ER: We created a brand framework just the way consumer products develop brands. A brand is not just a product. People get tattoos of their favorite brands, not because they just love their products, but because these brands are emblematic of a certain identity, community or lifestyle. So we wanted to present Catholicism as a lifestyle brand. Catholic identity is not a product you can buy, it’s a way of life that gives you something—an identity and a community—but asks something of you.

Everything in our digital spaces, our social media and our online magazine promote our brand identity—being a joyful missionary disciple. 

DS: What are some core principles of lifestyle branding?

ER: Lifestyle branding is made of four key components: identity, community, practical advice, and inspiration/aspiration. For example, when I was living in Minneapolis, I watched a friend run a marathon, and I told my wife afterward that I wanted to run a marathon. In order to do this, I had to start from scratch, as I was not a runner. So I subscribed to Runner’s World

Runner’s World offered identity—being a runner. The magazine never includes the word “jogging.” Semantics matter, the vocabulary you use to talk about yourself definitely matters. Second, Runner’s World creates a community of readers and subscribers joined around one common interest. Third, it offered practical advice to equip you with the practical needs that you need to become that identity. So, for Runner’s World, I learned how to get shoes, training, cool down, and what to eat. Finally, perhaps most importantly, it provides inspiration for aspirational new goals.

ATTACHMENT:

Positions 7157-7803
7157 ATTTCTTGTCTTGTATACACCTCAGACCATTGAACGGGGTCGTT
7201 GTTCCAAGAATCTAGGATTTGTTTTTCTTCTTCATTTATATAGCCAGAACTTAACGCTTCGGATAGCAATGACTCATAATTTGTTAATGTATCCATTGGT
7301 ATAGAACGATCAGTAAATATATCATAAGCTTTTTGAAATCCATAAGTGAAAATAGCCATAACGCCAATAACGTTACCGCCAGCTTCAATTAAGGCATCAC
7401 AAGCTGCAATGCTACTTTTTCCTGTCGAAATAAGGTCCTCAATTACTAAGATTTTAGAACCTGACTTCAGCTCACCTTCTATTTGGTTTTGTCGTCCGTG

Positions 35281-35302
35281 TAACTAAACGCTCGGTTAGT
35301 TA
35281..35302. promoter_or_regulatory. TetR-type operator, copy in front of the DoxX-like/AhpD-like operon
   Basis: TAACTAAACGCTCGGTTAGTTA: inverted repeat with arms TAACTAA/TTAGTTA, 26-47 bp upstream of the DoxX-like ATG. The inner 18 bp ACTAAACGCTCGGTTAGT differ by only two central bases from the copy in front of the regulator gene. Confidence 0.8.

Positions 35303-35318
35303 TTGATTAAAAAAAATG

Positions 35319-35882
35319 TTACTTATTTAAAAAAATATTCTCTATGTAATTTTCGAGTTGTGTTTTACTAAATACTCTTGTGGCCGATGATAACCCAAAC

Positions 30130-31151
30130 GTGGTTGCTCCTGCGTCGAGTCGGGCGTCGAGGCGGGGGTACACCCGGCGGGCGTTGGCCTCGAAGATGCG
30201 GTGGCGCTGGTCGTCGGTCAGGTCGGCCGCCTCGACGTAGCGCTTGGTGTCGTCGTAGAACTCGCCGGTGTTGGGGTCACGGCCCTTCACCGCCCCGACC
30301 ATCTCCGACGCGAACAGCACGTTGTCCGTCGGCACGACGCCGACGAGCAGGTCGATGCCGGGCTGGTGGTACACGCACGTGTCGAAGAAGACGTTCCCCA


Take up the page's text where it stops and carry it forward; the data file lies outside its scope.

DS: Who is the core audience for Unleash the Gospel?

ER: Unleash the Gospel is the “big umbrella brand” for the movement. The UTG magazine is our channel for reaching the core members of the movement. We see families as core of the movement rather than parish professionals or ministers, because they are the lifeblood of the new evangelization. Our magazine is designed to reach families and the “domestic church” in the archdiocese.

For 2020, we’ve launched 52 Sundays, a dynamic guide that helps families reclaim the Lord’s Day with prayers, suggested family activities, recipes for Sunday dinner, and more.